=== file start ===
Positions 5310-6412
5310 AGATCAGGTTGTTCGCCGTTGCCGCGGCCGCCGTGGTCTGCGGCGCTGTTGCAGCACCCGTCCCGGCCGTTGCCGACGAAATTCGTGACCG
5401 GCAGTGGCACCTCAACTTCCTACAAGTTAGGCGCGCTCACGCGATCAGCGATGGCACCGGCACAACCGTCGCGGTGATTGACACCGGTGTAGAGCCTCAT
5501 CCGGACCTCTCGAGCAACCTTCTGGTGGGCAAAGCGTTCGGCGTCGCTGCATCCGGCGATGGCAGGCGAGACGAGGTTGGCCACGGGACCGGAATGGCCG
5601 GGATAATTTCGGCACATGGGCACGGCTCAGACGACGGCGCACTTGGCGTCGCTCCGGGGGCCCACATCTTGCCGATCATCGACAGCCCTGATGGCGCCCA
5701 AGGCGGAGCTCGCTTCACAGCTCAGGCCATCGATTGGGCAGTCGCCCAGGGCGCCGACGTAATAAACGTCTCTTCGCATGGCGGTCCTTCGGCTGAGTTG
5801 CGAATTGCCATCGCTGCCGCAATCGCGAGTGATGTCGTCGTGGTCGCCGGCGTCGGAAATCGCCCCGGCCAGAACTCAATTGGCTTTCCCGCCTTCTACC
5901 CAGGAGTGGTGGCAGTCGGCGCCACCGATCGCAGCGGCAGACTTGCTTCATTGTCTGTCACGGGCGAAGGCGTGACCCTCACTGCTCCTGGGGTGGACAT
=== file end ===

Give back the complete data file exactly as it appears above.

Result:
Positions 5310-6412
5310 AGATCAGGTTGTTCGCCGTTGCCGCGGCCGCCGTGGTCTGCGGCGCTGTTGCAGCACCCGTCCCGGCCGTTGCCGACGAAATTCGTGACCG
5401 GCAGTGGCACCTCAACTTCCTACAAGTTAGGCGCGCTCACGCGATCAGCGATGGCACCGGCACAACCGTCGCGGTGATTGACACCGGTGTAGAGCCTCAT
5501 CCGGACCTCTCGAGCAACCTTCTGGTGGGCAAAGCGTTCGGCGTCGCTGCATCCGGCGATGGCAGGCGAGACGAGGTTGGCCACGGGACCGGAATGGCCG
5601 GGATAATTTCGGCACATGGGCACGGCTCAGACGACGGCGCACTTGGCGTCGCTCCGGGGGCCCACATCTTGCCGATCATCGACAGCCCTGATGGCGCCCA
5701 AGGCGGAGCTCGCTTCACAGCTCAGGCCATCGATTGGGCAGTCGCCCAGGGCGCCGACGTAATAAACGTCTCTTCGCATGGCGGTCCTTCGGCTGAGTTG
5801 CGAATTGCCATCGCTGCCGCAATCGCGAGTGATGTCGTCGTGGTCGCCGGCGTCGGAAATCGCCCCGGCCAGAACTCAATTGGCTTTCCCGCCTTCTACC
5901 CAGGAGTGGTGGCAGTCGGCGCCACCGATCGCAGCGGCAGACTTGCTTCATTGTCTGTCACGGGCGAAGGCGTGACCCTCACTGCTCCTGGGGTGGACAT